The biography also reveals some differences between the Paul presented by the writer of Acts and by Paul in his own letters. Readers of the New Testament know Paul called himself an apostle. Borg and Crossan explore the meaning of apostle by considering who sent Paul and to whom Paul was sent.

Chapter two is particularly useful as it helps readers learn how to read one of Paul’s letters. The focus is on the short letter of Philemon and the topic is Paul’s view of slavery. After reviewing the text, the authors show how Paul’s view in Philemon differs from the views presented by the letters Paul did not write. Next, the authors provide a similar analysis on the subject of the head of the household and equality for women and men.

In chapter three, the authors look at the contents of Acts and Paul’s letters to discover areas of agreement or disagreement. In chapter four, we see how Paul contrasts Roman and early Christian theology. The focus is especially on Rome’s pursuit of peace through violence and Christ’s approach to peace through the nonviolent pursuit of justice.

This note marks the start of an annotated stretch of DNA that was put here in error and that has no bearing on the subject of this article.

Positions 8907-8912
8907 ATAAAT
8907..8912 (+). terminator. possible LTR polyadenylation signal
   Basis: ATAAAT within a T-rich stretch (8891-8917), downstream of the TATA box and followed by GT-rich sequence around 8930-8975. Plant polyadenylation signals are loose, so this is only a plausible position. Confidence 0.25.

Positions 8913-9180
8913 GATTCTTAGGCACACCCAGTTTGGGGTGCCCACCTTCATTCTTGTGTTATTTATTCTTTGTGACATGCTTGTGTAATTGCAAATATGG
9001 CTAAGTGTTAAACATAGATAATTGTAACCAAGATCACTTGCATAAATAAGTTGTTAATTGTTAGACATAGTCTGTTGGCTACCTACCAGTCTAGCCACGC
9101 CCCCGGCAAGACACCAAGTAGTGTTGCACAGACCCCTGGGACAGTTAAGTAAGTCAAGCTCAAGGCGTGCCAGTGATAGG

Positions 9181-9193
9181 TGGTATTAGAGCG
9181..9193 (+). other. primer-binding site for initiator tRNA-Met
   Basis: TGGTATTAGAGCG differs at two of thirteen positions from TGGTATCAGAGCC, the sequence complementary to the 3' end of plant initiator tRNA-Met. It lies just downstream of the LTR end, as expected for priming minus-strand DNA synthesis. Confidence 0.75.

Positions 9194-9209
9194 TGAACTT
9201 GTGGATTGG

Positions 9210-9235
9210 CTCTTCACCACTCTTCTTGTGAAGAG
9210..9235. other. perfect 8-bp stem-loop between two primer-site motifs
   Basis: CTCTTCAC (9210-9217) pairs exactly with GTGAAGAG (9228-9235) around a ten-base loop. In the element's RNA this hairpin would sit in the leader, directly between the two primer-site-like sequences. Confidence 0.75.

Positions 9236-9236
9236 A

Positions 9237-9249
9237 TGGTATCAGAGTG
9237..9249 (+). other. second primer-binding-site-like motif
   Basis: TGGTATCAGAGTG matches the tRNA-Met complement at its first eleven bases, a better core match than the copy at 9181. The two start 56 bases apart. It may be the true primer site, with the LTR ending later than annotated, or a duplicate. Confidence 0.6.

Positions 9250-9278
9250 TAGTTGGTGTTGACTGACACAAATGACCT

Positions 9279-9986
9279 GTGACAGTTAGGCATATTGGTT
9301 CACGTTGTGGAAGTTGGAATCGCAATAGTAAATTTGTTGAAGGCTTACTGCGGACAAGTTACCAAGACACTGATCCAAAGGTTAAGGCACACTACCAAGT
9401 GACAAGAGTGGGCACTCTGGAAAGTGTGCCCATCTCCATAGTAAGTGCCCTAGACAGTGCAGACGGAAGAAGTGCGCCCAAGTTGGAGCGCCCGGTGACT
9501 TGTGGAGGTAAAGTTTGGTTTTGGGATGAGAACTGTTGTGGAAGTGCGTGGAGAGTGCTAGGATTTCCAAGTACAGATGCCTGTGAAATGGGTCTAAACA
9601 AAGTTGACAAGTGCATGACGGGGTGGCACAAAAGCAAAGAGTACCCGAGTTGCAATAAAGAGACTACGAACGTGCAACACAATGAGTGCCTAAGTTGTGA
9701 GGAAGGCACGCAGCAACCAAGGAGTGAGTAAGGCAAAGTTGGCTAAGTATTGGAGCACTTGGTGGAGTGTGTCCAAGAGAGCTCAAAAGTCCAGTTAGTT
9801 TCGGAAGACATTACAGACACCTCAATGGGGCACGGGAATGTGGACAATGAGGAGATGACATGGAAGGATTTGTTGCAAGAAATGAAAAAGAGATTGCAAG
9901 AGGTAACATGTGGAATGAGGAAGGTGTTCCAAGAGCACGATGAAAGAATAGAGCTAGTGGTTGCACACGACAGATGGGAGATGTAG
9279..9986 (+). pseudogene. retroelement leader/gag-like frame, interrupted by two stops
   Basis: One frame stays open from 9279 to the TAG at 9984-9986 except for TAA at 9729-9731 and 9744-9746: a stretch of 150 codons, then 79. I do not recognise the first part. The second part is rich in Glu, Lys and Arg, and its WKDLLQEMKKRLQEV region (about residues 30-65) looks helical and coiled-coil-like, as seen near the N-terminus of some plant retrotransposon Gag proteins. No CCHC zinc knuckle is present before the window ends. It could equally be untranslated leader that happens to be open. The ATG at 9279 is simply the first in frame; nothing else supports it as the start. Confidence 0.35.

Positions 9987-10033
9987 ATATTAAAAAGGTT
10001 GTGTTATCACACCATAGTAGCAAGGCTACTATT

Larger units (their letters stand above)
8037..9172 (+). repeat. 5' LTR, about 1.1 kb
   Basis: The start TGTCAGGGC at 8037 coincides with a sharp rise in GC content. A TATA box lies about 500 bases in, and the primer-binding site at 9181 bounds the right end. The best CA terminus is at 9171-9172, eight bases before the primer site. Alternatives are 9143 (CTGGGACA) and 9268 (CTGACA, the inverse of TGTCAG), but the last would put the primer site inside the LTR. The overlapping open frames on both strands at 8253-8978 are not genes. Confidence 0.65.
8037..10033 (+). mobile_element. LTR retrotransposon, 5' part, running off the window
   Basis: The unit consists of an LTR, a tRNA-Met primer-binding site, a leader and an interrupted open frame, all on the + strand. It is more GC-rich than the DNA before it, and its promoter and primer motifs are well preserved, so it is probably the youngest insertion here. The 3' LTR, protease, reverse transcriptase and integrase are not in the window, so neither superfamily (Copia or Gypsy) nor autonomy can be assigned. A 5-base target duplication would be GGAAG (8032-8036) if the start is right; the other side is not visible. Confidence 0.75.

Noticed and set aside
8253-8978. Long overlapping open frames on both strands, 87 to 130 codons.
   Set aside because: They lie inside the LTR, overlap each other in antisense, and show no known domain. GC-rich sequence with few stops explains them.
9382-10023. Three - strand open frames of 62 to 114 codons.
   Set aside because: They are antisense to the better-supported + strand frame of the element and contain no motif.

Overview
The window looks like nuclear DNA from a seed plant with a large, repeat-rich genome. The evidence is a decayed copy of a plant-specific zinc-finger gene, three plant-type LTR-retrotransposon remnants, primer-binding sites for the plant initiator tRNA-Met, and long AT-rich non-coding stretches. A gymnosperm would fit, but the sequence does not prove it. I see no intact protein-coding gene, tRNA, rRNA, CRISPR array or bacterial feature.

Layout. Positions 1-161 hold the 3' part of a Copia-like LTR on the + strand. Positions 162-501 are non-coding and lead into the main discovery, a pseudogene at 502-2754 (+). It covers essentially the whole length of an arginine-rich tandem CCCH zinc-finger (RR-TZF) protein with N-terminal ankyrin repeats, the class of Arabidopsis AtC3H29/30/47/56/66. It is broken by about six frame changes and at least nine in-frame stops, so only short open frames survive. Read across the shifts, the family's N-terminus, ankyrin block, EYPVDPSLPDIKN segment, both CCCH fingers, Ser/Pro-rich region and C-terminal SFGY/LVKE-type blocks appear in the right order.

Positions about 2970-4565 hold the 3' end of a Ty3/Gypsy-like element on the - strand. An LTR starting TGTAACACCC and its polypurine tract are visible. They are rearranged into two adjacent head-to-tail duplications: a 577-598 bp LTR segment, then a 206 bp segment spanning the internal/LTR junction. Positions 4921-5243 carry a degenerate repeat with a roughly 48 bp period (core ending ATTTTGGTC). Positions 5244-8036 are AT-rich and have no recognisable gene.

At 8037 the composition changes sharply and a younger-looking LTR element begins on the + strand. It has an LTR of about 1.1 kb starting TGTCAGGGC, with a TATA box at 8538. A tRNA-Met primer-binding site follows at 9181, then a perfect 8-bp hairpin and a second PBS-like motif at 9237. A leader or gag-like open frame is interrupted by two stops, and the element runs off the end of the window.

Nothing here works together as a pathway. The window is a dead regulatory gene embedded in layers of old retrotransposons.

Why was Christ crucified? That’s the message of chapter five. The authors see the crucifixion, a Roman method of execution, as part of Paul’s anti-imperial stance. Thus, Paul doesn’t just preach Jesus died but emphasizes Christ crucified. The authors also take on the theology of substitutionary atonement and the understanding of Jesus sacrificial death. They suggest understanding Jesus’ sacrifice as being for the sake of those he loved like a parent who might sacrifice their life so their child might live. In this view, “The death of Jesus as God’s Son is a parable of God’s love for us (p, 54).”